Do you ever think about what the fish you eat looks like? I mean if you're not catching it yourself. Growing up I knew exactly what the fish we ate looked like, because I watched my grandpa reel most of them in. I never had the patience for fishing, watching the bobber, roasting in the hot Michigan summer sun, only to pull in a two-inch long bluegill. No thanks. Now that we live in the Pacific Northwest, we find that we not only eat more fish, but more variety.
I like to google image search the fish I buy at the market. Most of the time, the ugliest fish are the tastiest. Halibut is a prime example. This buttery deliciousness is a bottom dweller with both eyes on one side of it's body. Super weird looking. When I bought opah steaks, I assumed the fish would be the same; an ugly gray bottom dweller. Whoa was I surprised! Opah, also known as moonfish or sunfish, are so cool! A huge fish with bright red fins and a really beautiful pattern on their scales. I'm guessing they hang out more towards the surface and instead of blending into the rocks and sand, they need to blend into the reflecting sun.
Opah also tastes delicious. Meaty like tuna, but buttery like halibut, it's the perfect fresh spring meal. Start by preparing the couscous. Lemongrass adds a great flavor component to this couscous, but can be tricky to work with. It is very fibrous, and the outer layers must be removed. Peel several layers of the lemongrass away, until you are left with the more tender inner stalk. Mince or grate about 1/4 cup of lemongrass for the couscous. Discard any larger pieces of lemongrass, as these will not soften and will be difficult to eat.
In a small saucepan, heat 1 tablespoon of olive oil. Add 1 minced shallot and saute a few minutes or until softened. Add a clove of minced garlic, 1 tablespoon of minced ginger, 1 minced jalapeño pepper, and the minced or grated lemongrass. Stir in 1 tablespoon of sesame oil.
Add 1 cup of Israeli couscous to the pan. You can use regular couscous, but I prefer the larger size of Israeli couscous. Stir to toast the pasta slightly, and add 1 3/4 cup of chicken stock. Season with salt and pepper. Bring the pasta to a boil, turn down to a simmer, and cook until tender and the liquid has absorbed; about 10-15 minutes. Remove from heat and add 2 tablespoons of minced fresh cilantro. Cover to keep warm.
For the mango salsa, heat a tablespoon of vegetable oil in a small pan. Combine 1 minced clove of garlic, 1 tablespoon of minced ginger, 1 finely diced shallot, 1 minced jalapeño and cook until softened. Add the juice of one orange, 1 diced mango, 1 tablespoon of honey, and 1 tablespoon of fresh mint. Cook over low heat until softened and flavors have combined. Cover to keep warm.
To prepare the fish, heat two tablespoons of olive oil in a non stick pan over medium high heat. Salt and pepper both sides of the fish. When the pan is hot, add the fish and cook until browned and crispy on both sides and internal temperature registers at least 145 degrees; about 5-7 minutes per side.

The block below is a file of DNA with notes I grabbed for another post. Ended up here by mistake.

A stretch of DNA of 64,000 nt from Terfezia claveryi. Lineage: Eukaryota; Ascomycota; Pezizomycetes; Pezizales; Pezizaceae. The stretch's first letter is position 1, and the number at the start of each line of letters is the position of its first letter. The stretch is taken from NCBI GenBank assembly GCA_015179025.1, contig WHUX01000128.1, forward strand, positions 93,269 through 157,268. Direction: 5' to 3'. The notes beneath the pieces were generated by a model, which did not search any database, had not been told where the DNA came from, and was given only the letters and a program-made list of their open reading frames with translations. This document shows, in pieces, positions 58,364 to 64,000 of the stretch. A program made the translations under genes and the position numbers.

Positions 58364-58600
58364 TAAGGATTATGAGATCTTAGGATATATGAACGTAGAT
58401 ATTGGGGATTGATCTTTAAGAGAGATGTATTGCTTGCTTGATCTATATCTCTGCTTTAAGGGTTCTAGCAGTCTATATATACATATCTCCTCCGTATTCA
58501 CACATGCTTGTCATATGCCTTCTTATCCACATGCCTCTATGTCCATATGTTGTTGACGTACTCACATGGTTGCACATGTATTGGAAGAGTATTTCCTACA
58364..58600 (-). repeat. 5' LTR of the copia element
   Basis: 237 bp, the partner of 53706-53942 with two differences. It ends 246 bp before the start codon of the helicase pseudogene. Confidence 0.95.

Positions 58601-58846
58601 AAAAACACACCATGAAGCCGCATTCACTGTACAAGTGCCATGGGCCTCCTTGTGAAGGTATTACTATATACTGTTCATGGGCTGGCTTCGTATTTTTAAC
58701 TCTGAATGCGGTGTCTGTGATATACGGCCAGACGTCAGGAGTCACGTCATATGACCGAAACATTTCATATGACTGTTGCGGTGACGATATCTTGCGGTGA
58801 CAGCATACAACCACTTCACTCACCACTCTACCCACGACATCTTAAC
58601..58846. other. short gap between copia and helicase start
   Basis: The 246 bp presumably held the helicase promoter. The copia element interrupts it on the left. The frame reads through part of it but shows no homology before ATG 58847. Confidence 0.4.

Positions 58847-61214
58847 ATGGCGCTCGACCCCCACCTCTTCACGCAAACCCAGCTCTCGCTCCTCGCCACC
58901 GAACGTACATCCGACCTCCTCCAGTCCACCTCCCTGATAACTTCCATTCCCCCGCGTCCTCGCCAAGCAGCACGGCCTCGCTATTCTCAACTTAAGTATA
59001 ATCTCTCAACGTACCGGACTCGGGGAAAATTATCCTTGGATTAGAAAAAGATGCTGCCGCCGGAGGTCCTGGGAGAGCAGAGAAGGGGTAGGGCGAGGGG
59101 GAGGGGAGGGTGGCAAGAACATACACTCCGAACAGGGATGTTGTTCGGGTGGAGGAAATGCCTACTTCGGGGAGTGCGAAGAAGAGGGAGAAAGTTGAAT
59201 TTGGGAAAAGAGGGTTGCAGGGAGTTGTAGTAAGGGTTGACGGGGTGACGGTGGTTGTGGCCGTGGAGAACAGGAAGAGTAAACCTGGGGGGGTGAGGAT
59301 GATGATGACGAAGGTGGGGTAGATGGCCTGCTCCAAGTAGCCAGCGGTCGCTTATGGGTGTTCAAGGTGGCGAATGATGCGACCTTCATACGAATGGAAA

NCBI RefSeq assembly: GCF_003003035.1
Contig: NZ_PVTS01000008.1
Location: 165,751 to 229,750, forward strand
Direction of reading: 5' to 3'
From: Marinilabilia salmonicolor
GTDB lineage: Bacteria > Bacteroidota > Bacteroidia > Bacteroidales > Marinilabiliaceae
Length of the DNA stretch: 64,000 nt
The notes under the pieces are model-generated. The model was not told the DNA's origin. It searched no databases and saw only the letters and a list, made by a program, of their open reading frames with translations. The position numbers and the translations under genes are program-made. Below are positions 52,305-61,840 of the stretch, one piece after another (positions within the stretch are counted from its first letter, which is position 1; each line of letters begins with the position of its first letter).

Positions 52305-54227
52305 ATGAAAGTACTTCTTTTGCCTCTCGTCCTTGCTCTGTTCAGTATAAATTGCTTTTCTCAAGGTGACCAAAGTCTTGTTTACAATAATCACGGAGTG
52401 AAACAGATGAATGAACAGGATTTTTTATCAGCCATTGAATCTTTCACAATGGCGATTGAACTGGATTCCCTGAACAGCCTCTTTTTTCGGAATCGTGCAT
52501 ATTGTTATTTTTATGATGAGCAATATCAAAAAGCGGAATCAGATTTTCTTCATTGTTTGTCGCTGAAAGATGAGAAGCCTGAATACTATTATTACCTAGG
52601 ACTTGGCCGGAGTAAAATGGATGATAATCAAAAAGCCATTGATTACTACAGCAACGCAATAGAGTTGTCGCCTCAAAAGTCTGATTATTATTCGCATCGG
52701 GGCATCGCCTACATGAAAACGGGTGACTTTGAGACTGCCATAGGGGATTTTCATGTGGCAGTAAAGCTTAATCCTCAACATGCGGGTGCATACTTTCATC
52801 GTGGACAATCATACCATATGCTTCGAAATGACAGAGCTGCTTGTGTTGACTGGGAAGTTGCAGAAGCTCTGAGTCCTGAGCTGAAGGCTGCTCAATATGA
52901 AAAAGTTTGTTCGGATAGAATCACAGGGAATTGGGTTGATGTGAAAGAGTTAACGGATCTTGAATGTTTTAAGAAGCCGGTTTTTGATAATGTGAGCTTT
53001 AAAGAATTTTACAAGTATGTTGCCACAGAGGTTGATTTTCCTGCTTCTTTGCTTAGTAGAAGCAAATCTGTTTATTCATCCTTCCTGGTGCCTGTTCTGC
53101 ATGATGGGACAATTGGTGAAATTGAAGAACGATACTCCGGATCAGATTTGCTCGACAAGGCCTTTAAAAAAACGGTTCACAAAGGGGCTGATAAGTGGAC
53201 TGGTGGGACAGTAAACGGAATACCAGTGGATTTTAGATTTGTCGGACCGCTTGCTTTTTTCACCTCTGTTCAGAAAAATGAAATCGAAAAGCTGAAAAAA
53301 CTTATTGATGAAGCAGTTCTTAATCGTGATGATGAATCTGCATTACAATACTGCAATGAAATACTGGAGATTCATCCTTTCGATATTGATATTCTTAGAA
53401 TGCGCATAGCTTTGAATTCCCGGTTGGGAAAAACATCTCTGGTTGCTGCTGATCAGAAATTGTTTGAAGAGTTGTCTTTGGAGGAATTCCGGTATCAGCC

Serve the fish with couscous and mango salsa for a light fresh dinner.
Pan Seared Opah with Lemongrass CouscousBy Land of Noms, April 25, 2015
- 1 cup Israeli couscous
- 2 tablespoons of minced fresh ginger, divided
- 2 shallots, minced, divided
- 2 cloves of minced garlic, divided
- 2 jalapenos, minced, divided
- 1/4 cup of minced fresh lemongrass
- 1 tablespoon of sesame oil
- Juice of 1 lime
- 1 3/4 cups of chicken stock
- 2 tablespoons of fresh chopped cilantro
- 1 tablespoon of vegetable oil
- 1 mango, diced
- Juice of 1 orange
- 1 tablespoon of honey
- 1 tablespoon of fresh mint, finely minced
- 1 lb fresh opah or similar firm fleshed fish (tuna, swordfish, etc)
- Olive oil
- Salt and pepper
- In a medium sized stockpot, heat a tablespoon of olive oil over medium heat
- Saute 1 tablespoon of minced ginger, 1 minced shallot, 1 minced jalapeno, and 1 clove of minced garlic until softened
- Peel the tough outer layer from the lemongrass and finely mince or grate the inner stalks, add to the pan
- Stir in sesame oil, and couscous, cook 1-2 minutes to toast the pasta
- Add the juice of 1 lime and 1 3/4 cups of chicken stock, bring to a simmer and cook 10-12 minutes or until pasta is tender and liquid has been absorbed
- Stir in fresh chopped cilantro and cover to keep warm
- In a small saute pan, heat 1 tablespoon of vegetable oil
- Saute 1 tablespoon of minced garlic, 1 minced shallot, 1 minced jalapeno, and 1 clove of minced garlic until softened
- Add diced mango, the juice of 1 orange, 1 tablespoon of honey and cook until mango has softened and orange juice is reduced
- Remove from heat and stir in fresh mint
- Heat 2 tablespoons of olive oil in a large skillet over medium high heat
- Season fish with salt and pepper and sear in pan, 4-6 minutes per side or until internal temperature of opah is 145 degrees
- Serve warm couscous topped with fish and warm mango salsa
Sharing our culinary adventures in Cascadia with simple, sustainable & satisfying eats. Bon Appétit!